The Bentley Historical Library at the University of Michigan has a collection of letters written by Stephen Lampman Lowing(69) during the Civil War.
Lowing, Stephen Lampman, 1817-1891.
Twenty letters (1861-1864, some original and some typescripts) written to his brother while he was serving as lieutenant and captain in Company I, 3rd Michigan Infantry.
He talks about camp life and his duties, especially as judge advocate; describes a battlefield, his quarters, and the running of a sawmill under enemy fire; praises Company I but criticizes officers in general, especially for drunkenness; complains of the manner of filling vacancies among officers. Home and business affairs are discussed. Lowing, from Georgetown, Mich., was wounded in action at Fair Oaks in 1862, but though somewhat crippled as a result, he did not resign until April, 1864.
In a related account of the battle he was wounded in:
HDQRS. THIRD DIVISION, HEINTZELMAN'S CORPS,
Intrenched Camp, near Savage's, June 2, 1862.
SIR: On the 31st ultimo, at 3 p.m., I received an order to send a brigade of my division by the railroad to support Keyes' corps, said to be severely engaged. Birney's brigade was designated, and getting most promptly under arms, advanced accordingly. Captain Hunt, aide to General Heintzelman, arriving from the field, made me aware of the discomfiture of most of Casey's division. The retiring wagons and a dense stream of disorganized fugitives arrived nearly simultaneously. As a precaution I ordered some picked Michigan marksmen and a regiment to proceed and occupy the dense woods bordering on the left of our position to take in flank any pursuers. I, however, soon received General Heintzelman's directions to order forward by the Williamsburg road the remaining brigade, and to retrieve the position the enemy had driven us from. I put myself at the head of the advanced regiment and set forward without delay. I also sent written orders for Jameson's
brigade, camped at the tete-de-pont near Bottom's Bridge (3 miles in rear), to come up without delay. This order met with General Heintzelman's approval.
On arriving at the field of battle we found certain zigzag rifle pits sheltering crowds of men and the enemy firing from abatis and timber in their front. General Casey remarked to me on coming up, "If you will regain our late camp the day will still be ours." I had but the Third Michigan up, but they moved forward with alacrity, dashing into the felled timber, and commenced a desperate but determined contest, heedless of the shell and ball which rained upon them. This regiment, the only one of Berry's brigade not engaged at Williamsburg, at the price of a severe loss, has nearly outvied all competitors. Its work this day was complete.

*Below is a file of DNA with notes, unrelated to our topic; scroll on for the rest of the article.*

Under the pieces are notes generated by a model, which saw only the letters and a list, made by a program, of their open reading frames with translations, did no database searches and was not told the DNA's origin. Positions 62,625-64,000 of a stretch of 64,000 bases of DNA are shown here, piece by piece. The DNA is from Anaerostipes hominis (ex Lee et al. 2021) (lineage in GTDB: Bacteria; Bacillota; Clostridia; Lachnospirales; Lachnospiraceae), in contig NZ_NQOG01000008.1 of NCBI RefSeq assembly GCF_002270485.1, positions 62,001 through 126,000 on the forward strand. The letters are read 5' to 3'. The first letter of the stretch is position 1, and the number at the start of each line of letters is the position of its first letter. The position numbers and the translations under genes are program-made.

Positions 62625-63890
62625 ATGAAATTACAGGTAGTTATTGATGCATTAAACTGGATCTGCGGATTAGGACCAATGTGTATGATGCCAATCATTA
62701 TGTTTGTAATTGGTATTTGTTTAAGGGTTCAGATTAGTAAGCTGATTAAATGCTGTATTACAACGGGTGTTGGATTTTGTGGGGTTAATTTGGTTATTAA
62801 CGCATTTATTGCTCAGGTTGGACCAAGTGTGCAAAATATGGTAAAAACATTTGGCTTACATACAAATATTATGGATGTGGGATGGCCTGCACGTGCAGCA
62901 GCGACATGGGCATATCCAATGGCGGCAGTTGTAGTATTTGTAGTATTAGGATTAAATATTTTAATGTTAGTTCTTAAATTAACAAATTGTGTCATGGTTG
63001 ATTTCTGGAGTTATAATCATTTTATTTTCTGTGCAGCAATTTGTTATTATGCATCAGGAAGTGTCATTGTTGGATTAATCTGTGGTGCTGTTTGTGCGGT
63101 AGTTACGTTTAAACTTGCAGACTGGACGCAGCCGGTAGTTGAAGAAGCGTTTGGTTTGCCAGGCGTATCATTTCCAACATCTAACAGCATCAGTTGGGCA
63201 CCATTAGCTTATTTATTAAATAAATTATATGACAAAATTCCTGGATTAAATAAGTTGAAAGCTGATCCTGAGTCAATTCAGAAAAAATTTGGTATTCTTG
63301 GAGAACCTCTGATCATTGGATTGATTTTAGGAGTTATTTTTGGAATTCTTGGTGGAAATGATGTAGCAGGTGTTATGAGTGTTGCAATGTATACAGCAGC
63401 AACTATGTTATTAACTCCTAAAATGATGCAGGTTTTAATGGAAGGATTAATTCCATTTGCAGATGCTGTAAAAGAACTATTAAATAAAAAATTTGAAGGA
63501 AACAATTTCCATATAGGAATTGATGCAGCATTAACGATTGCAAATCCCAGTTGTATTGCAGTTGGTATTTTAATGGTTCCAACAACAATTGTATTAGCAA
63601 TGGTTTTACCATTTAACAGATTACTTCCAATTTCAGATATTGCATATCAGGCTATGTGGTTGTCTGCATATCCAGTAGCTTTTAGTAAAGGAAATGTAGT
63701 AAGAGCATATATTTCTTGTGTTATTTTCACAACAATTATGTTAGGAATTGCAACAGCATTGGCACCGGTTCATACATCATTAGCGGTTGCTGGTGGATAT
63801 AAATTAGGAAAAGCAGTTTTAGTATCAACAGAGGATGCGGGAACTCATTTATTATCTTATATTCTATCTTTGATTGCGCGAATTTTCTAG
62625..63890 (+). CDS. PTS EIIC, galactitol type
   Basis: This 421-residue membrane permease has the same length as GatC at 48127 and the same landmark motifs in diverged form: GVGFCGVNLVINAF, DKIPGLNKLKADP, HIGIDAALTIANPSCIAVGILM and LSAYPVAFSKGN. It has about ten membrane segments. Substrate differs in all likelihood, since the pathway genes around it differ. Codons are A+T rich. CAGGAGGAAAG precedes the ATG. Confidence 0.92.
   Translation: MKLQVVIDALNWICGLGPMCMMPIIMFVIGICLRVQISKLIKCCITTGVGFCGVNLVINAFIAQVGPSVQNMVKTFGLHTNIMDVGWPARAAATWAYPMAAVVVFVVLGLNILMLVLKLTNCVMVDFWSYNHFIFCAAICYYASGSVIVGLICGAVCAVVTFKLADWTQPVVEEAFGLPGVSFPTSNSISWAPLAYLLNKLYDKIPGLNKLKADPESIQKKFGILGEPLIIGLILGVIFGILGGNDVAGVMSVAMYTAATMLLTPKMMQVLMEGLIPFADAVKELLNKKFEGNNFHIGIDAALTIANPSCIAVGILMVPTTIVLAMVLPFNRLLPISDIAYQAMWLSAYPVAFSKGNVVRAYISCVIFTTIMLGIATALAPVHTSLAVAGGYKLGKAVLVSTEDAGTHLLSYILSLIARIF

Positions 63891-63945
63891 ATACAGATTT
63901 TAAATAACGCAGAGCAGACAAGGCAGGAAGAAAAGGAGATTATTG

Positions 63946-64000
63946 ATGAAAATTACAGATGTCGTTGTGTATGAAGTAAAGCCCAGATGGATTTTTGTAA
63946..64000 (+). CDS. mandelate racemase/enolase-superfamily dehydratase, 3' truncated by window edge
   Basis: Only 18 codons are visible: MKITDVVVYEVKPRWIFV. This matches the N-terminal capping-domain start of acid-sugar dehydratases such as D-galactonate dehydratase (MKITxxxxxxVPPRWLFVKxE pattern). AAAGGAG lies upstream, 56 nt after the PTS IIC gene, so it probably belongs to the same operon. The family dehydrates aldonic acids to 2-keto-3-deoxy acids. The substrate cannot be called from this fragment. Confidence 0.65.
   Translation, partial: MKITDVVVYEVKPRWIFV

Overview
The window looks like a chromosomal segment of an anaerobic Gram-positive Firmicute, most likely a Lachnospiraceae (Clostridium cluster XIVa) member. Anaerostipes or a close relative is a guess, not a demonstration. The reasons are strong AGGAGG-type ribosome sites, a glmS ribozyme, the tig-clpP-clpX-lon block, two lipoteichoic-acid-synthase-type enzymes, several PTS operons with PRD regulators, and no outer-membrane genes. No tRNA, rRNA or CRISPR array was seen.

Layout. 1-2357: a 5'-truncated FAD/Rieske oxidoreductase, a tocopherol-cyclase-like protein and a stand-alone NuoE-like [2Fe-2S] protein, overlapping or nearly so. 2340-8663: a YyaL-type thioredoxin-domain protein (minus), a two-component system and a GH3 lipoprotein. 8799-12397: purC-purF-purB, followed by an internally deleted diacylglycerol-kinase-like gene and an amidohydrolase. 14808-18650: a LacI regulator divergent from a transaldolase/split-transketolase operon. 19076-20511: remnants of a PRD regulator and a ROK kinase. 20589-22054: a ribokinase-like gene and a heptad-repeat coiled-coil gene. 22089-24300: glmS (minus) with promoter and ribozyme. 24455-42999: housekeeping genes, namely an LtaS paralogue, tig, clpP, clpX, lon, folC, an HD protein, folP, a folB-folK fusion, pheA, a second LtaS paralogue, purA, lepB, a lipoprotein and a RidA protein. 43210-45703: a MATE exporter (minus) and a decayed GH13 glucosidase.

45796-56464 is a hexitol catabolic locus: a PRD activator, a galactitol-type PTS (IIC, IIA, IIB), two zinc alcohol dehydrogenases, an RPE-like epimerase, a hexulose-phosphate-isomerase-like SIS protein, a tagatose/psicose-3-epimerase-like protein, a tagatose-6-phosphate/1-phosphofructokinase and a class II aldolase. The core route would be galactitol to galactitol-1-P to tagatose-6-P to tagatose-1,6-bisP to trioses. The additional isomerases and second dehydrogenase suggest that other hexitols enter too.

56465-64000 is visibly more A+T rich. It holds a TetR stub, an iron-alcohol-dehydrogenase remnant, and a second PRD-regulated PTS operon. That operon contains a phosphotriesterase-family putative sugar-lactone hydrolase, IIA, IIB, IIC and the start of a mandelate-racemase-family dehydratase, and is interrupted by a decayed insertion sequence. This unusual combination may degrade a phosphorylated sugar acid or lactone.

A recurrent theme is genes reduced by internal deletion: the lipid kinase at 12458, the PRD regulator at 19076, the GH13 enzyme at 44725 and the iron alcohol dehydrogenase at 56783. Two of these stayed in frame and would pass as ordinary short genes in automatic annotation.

This regiment (Third Michigan) lost:
Officer killed--Capt. S. A. Judd, Company A.
Officers wounded---Col. S. G. Champlin; Capt. S. G. Lowing, Company I; First Lieut. G.
E. Judd, Company A; First Lieut. S. M. Pelton, Company C; First Lieut. G. W. Dodge,
Company F; First Lieut. A. J. Whitney, Company G; First Lieut. S. Brennan, Company I;
Second Lieut. D.C. Crawford, Company E; Second Lieut. Joseph Mason, Company
Total officers killed and wounded, 10.
Enlisted men killed, 31; wounded, 111; missing, 14.
Total loss, 166.(*)
This incarnation of the 1st RI first saw action in the battle of Rhode Island in August 1778. The Continental troops that fought in the battle (1st and 2nd RI; Sherburne's, Webb's and Jackson's and Livingston's) remained in RI for the winter of 1778-79. On October 25, 1779, the British evacuated Newport, RI.
All the Continental units in RI were ordered to march. However, at the last minute, the 1st Rl was told to stay in the state and guard the wharves and streets of Newport. The 1st RI remained home into 1780. In July of that year, Rochambeau arrived in Newpon with 4,000 French troops. An officer with Rocharnbeau, von Clausen, provides us with a description of one of the Black soldiers wearing a cast-off French waistcoat with long sleeves and red cuffs, as well as the waved helmet with bluish plumes.
In October of 1781, Congress reconstructed the army again. The 1st RI, the 2nd RI, and Sherburne's battalion were all merged into one regiment called the 1st Rhode Island. Greene maintained command, with subordinates Jeremiah Olney and Ebenezer Flagg. Sherburne, Isreal Angell and Ward were all forced to retire. The merger took place at West Point. Although authorized for 650 men, the actual strength was about 450 men.
In May of 1781 the 1st RI was stationed along the Croton River, north of Manhattan. On the 14th, a raiding party of Delancey's refugees surprised the Rhode Islanders at two points. To make the story shorter, Greene and Flagg were killed. Lt. Colonel Jeremiah Olney assumed command. Coggeshall Olney and John Dexter were promoted to major and made his subordinates. Though the official designation was still the 1st RI, it became known as Olney's battalion.
The 1st RI was one of the first to head south to Yorktown. It was brigaded with New Jersey troops under Colonel Dayton, and placed in Lincoln's division. Stephen Olney's light infantry detached from the regiment and were given to Lafayette's Division of Light Infantry. In February of 1782, the regiment numbered 31 offlcers and 413 men. The regiment was disbanded in November 1783 when Congress decided to consolidate all regiments with less than 500 men and the state refused to spend additional recruiting money.